Shareholder Proxy Firm to Unseat Target Directors Following Major Cyber Breach

This Way Out

Target’s shareholder meeting will be on June 11, and in what appears to be a first, a major shareholder proxy firm is recommending that shareholders oust 7 of 10 directors following a significant cyber breach, citing them for, “not doing enough to ensure [that the company’s] systems were fortified against security threats.”

The firm is specifically pointing the finger at the directors sitting on the company’s audit and corporate-responsibility committees, alleging that “it appears that failure of the committees to ensure appropriate management of these risks set the stage for the data breach, which has resulted in significant losses to the company and its shareholders.”

Proxy Advisory Firms

“To assist them in their voting decisions, investment advisers (or institutional investors if they retain voting authority) frequently hire proxy advisory firms to provide analysis and voting recommendations on matters appearing on the proxy. In some cases, proxy advisory firms are given authority to execute proxies or voting instructions on behalf of their client. Some proxy advisory firms also provide consulting services to issuers on corporate governance or executive compensation matters, such as helping to develop an executive compensation proposal to be submitted for shareholder approval.”

–       Concept Release on The U.S. Proxy System Agency, July 14, 2010,
The Securities and Exchange Commission.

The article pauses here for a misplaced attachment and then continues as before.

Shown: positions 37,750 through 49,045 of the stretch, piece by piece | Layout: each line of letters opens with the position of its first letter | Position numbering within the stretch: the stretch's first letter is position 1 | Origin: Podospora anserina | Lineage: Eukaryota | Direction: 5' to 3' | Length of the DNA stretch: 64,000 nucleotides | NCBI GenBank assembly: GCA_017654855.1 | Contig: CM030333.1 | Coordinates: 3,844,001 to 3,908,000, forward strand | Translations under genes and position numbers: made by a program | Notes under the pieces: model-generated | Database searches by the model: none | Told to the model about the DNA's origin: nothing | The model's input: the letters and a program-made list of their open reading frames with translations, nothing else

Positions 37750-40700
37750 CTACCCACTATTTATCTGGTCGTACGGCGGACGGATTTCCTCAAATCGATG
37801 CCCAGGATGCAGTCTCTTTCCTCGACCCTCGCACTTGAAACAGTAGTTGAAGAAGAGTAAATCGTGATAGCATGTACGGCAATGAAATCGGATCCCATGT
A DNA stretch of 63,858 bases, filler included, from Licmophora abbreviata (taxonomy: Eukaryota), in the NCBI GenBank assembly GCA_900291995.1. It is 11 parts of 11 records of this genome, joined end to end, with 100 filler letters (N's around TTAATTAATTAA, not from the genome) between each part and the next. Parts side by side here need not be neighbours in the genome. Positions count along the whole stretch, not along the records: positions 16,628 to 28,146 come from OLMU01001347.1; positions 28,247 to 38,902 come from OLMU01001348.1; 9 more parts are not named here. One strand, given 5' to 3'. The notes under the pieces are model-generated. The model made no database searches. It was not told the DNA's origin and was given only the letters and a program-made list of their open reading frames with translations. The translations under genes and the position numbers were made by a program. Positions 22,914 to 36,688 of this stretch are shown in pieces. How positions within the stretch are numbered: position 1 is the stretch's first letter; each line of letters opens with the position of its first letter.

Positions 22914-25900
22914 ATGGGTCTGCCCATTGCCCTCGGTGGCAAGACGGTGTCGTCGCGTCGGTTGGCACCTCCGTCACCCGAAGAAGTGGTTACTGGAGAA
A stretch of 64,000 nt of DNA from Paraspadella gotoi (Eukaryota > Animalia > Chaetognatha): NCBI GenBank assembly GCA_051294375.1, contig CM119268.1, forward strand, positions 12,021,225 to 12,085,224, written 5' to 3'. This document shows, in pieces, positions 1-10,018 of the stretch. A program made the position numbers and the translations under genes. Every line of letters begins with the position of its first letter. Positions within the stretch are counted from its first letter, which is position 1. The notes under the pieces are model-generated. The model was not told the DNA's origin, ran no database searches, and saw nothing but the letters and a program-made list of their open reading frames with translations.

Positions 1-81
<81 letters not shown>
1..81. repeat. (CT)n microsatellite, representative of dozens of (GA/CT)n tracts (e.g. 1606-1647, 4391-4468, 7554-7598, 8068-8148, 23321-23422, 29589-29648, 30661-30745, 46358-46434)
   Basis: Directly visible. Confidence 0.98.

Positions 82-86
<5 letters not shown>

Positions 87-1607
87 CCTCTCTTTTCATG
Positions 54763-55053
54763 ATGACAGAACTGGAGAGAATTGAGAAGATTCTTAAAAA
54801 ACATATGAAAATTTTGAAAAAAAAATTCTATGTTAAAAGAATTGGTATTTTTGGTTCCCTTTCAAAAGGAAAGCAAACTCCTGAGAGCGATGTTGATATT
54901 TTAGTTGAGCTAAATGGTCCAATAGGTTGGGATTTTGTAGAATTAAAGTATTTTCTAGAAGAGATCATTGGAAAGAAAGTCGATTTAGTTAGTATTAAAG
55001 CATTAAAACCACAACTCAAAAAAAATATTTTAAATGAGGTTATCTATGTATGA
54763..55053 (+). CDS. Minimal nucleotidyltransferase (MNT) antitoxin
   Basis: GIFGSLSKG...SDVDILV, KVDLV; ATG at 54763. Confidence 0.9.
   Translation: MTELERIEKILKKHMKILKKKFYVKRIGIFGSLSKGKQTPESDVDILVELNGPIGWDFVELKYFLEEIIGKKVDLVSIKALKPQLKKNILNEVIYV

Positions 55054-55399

This call to arms is either a “bold move [which] eloquently underscores cybersecurity as a second-to-none corporate priority for any industry,” or a premature reaction as there isn’t “yet enough evidence that the data breach was due to any neglect by Target’s board or executives.”

How This Affects You

Even firms that do not handle credit card or personal health information, two incendiary factors when considering cyber exposure, cybersecurity is a serious issue by any company. Depending on how the Target shareholders vote, there may be new and unexpected exposures that companies have not considered in the past.

Hackers can either steal valuable information, including trade secrets, or potentially interfere in automated processes from manufacturing to resource extraction.

Find this hard to believe? Consider that hackers shut down a floating oil rig by tilting it, and that Somali pirates help select their targets by viewing navigational data online, leading some ships to either turn off their navigational devices, or fake the data so it looks like they’re somewhere else.


About Ann Longmore

Ann is Executive Vice President of Willis' Executive Risks practice. Based in New York, she has been with the compa…
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